It is the best way to ensure your human capital gets developed and skilled up.

  31. If elasticity of demand for labour is around -0.7, and real wages have grown by around 20% over the past 11 years, this implies a fall in employment of around 14% over the same period.

    Yet clearly this has not occurred. What have I missed?

  32. Most wages are not the minimum wage and they will rise in line with productivity. Productivity can come from increasing skill levels or it can come from the application of capital. It can also come from structural change. It is all of these things that have improved Australias productivity and lifted wages.

  33. E.D – the demand for labour has increased – which is another way of saying what Terje has said because labour demand is a function of productivity.

  34. Sorry, but you will have to spell it out more clearly for me (I’m not trained in economics).

    Precisely how are employment (demand for labour), wages and productivity related?

  35. Productivity is the rate of production for a given unit of labour. If productivity increases then there is more production (of goods and services). In a competitive market this means one of three thing. Either the price of goods and services will decline (production based deflation) or the price of labour will rise, or the return on capital (ie profits) will increase. The less competitive the market the more the added output will flow to profits (increasing the yield on capital). However this will create demand for new capital (because capital returns are high) and the move back to equilibrium will again tend to push the benefits through to wage earners.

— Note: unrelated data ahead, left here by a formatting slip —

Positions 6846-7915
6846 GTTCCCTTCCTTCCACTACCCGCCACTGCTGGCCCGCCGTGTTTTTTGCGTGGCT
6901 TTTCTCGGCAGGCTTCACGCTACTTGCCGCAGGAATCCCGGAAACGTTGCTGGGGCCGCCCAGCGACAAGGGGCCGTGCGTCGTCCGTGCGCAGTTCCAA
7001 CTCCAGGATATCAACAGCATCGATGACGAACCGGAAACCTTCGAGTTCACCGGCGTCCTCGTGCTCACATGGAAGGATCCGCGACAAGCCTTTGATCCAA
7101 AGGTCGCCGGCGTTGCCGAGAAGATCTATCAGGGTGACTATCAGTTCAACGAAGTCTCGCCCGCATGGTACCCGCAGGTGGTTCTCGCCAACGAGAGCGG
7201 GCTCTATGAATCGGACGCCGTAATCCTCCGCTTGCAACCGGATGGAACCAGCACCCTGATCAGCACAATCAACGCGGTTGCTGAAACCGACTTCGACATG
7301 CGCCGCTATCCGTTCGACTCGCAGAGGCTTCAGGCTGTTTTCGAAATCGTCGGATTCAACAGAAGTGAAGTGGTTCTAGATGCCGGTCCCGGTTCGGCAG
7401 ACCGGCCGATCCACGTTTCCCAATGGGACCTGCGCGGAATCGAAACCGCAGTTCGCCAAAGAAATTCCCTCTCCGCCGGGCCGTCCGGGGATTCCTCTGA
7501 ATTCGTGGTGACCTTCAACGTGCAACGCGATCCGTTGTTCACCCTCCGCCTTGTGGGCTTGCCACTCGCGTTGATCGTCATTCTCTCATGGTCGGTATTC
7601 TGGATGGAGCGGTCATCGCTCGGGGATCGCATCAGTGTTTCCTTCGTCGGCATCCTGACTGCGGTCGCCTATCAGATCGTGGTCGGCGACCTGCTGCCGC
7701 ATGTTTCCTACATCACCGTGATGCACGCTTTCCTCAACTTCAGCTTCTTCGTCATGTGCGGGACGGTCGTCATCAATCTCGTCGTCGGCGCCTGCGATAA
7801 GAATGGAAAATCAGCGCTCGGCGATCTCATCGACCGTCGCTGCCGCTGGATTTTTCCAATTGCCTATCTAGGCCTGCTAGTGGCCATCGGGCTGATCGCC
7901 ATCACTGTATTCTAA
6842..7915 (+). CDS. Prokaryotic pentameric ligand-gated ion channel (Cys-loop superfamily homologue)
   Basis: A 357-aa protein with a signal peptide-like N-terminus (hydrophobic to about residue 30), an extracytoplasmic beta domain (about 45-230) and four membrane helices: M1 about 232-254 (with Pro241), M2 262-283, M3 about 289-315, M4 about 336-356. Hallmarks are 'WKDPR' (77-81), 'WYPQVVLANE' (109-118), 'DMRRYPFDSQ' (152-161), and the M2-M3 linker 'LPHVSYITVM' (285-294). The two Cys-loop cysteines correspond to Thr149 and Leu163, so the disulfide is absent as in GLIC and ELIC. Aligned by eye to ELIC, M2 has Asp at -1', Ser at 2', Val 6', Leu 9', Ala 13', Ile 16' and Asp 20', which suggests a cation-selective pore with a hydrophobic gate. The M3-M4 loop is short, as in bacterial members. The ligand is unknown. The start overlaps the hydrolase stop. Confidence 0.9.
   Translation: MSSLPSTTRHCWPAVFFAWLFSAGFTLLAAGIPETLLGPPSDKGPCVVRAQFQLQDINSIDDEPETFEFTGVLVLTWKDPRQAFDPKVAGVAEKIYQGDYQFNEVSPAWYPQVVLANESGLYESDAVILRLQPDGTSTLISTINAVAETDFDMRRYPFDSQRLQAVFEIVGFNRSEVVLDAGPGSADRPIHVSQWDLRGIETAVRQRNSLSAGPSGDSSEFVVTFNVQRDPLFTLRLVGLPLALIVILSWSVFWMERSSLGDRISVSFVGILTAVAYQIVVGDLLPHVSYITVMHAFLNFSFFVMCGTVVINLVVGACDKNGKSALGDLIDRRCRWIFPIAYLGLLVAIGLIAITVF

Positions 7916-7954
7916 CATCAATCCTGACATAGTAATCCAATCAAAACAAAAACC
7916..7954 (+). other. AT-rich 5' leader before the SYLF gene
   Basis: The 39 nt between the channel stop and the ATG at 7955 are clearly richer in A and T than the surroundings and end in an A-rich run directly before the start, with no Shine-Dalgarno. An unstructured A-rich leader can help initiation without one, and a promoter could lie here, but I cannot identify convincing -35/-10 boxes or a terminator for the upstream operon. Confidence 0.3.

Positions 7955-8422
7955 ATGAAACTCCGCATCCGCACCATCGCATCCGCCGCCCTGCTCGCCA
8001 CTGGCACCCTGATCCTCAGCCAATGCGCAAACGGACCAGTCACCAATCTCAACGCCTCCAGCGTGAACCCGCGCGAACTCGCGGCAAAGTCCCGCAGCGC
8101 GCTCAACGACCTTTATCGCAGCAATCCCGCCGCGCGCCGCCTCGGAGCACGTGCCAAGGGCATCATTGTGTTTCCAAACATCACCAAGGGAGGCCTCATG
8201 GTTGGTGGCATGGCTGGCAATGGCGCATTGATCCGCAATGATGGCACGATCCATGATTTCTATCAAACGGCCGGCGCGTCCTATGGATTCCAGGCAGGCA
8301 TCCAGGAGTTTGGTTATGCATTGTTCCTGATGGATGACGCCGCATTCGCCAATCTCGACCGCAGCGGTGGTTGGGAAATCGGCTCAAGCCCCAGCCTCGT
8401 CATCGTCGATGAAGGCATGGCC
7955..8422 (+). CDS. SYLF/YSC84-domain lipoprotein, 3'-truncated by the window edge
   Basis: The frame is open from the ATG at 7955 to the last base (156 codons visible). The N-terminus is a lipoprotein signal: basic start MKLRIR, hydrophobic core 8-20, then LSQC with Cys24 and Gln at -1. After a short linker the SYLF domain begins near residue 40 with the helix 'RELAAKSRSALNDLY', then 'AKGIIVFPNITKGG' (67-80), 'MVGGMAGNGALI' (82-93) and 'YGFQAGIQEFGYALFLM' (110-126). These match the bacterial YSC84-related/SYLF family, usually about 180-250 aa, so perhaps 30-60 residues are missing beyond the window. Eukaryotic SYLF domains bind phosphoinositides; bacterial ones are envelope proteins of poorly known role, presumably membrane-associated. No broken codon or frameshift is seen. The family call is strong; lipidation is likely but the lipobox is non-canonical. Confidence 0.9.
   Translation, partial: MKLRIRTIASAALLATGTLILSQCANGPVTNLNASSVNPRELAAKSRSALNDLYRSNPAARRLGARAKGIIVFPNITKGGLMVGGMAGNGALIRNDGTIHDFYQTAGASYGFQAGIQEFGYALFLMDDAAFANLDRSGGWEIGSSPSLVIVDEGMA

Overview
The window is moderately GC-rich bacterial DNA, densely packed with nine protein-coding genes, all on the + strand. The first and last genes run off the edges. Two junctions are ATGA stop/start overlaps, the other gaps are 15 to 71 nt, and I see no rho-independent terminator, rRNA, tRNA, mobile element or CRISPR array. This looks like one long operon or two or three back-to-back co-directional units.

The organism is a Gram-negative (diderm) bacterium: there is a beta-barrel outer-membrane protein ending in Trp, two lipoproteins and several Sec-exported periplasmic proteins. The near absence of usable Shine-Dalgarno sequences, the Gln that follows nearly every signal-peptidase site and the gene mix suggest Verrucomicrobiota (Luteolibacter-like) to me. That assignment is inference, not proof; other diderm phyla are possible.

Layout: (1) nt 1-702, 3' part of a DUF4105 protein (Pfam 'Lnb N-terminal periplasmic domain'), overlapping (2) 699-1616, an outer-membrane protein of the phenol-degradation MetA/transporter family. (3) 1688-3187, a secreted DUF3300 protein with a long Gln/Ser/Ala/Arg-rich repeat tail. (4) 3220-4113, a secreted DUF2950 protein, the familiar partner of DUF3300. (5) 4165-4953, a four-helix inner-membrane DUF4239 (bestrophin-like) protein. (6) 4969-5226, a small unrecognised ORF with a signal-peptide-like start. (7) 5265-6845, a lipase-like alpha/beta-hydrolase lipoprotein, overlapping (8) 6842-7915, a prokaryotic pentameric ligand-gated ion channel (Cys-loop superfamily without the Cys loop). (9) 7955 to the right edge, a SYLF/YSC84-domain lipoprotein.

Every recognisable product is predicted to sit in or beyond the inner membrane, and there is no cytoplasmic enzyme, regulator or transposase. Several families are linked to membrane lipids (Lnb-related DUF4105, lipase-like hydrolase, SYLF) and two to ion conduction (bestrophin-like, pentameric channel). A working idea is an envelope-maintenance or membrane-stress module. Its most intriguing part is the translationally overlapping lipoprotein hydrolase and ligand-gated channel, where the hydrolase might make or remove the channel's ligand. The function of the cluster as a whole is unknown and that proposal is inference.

In practice there only needs to be the smallest amount of competition for the benefits to begin flowing through to wages.

    In China we are seeing huge increases in productivity (less so in the rural sector). Real wages across China are increasing at 10% per annum.

  36. So rising productivity contributes to higher wages (and presumably a higher standard of living). But how do these factors relate to demand for labour / employmment growth?

  37. Trinifar- I heard on the Radio this very morning that Australia’s unemployment rate was 4.3%. Why were you praising France with 8% unemployment?